LONDON (Reuters) - Prime Minister Boris Johnson won a confidence vote on Monday called by rebel lawmakers in his Conservative Party who are angry over the involvement of Johnson and his staff in parties when Britain was under COVID-19 lockdowns.
Following is a summary of reactions to the announcement that 211 Conservative members of parliament (MPs) backed Johnson and 148 voted for him to be ousted as party leader.
PRIME MINISTER BORIS JOHNSON
"I think this is a very good result for politics and for the country. I think it's a convincing result, a decisive result and what it means is that, as a government, we can move on and focus on the stuff that I think really matters to people."
"Of course, I understand that what we need to do now is come together as a government, as a party, and that is exactly what we can now do."
OPPOSITION LABOUR PARTY LEADER KEIR STARMER
"The choice is clearer than ever before: divided Tories propping up Boris Johnson with no plan to tackle the issues you are facing. Or a united Labour Party with a plan to fix the cost of living crisis and restore trust in politics."
SCOTLAND'S PRO-INDEPENDENCE FIRST MINISTER NICOLA STURGEON
"That result is surely the worst of all worlds for the Tories. But much more importantly: at a time of huge challenge, it saddles the UK with an utterly lame duck PM. And for Scotland, it just underlines the democratic deficit - only 2 of (Scotland's) 59 MPs have confidence in the PM."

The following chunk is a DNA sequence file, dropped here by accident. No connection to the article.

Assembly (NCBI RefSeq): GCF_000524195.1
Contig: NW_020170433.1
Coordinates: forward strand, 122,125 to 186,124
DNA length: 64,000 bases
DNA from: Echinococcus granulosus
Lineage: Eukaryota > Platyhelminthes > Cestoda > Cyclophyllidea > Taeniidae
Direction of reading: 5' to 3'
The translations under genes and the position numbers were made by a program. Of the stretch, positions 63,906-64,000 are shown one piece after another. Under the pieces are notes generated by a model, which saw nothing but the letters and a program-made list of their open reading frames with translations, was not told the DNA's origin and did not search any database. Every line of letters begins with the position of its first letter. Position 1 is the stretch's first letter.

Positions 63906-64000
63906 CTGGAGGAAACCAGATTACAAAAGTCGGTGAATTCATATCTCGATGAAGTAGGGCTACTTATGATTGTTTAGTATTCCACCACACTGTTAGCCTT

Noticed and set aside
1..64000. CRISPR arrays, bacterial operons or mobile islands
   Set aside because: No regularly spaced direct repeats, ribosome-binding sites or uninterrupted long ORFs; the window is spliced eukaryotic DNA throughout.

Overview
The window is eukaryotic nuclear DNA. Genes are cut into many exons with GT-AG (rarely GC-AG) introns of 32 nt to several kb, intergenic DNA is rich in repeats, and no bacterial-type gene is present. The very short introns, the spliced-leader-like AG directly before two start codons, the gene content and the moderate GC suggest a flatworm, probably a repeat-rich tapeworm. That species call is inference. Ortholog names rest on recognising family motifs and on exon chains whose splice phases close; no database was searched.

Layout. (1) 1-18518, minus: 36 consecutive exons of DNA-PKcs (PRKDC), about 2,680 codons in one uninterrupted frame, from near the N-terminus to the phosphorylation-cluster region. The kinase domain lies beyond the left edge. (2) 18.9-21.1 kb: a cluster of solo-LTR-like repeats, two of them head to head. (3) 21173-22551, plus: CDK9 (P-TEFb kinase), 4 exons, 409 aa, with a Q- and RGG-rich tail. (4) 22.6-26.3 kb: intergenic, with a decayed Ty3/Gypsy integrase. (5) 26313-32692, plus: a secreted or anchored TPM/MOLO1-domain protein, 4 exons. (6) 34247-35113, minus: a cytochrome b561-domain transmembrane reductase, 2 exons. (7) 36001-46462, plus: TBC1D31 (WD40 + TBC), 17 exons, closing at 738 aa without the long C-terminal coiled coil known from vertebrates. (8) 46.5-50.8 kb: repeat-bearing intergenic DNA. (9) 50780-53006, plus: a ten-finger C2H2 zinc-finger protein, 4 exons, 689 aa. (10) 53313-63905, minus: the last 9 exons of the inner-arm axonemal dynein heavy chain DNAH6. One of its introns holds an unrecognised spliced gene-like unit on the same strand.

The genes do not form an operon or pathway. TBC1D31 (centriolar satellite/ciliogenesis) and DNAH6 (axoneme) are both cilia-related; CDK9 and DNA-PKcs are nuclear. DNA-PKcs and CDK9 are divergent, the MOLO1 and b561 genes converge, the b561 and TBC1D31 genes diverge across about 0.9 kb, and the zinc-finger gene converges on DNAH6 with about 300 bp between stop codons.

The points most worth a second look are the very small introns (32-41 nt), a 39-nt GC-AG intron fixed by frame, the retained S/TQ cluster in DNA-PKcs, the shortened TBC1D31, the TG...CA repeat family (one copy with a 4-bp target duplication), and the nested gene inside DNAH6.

CONSERVATIVE MP JAMES CLEVERLY, A JUNIOR FOREIGN MINISTER
"It was a comfortable win. It was a clear win. If there are any other candidate who thinks they are going to get 60% of the parliamentary party rallying around them, good luck with that. Ultimately, we want the party to work together. Everyone should respect democracy and get on with it. The party needs to pull together, support the government, support the PM, support the country."
PAUL DALES, CHIEF UK ECONOMIST, CAPITAL ECONOMICS
"The implications for the economy and the financial markets are not as big as after (former Prime Minister Theresa) May’s vote of confidence and resignation in 2019... The possible implications for the pound and the economy are smaller by comparison. Even so, Johnson (and Rishi Sunak assuming he remains Chancellor) may respond to this near-miss by trying to shore up his political support by taking a hard line in the negotiations of the Brexit Northern Ireland Protocol and loosening fiscal policy further to help households through the cost of living crisis. Both would add to the current inflationary pressure... That would put yet more onus on the Bank of England to continue raising interest rates."
EDWARD MOYA, SENIOR MARKET ANALYST, OANDA, NEW YORK
"This rebellion against PM Johnson was larger than expected and may have weakened his position on delivering tax cuts. The British pound held onto some of its gains as traders only cared ... if this confidence vote would lead to a change in leadership. The path for the pound will still be determined by the pace of tightening by the Bank of England."
(Additional reporting by Gertrude Chavez-Dreyfuss in New York; Editing by William Schomberg and Alistair Smout)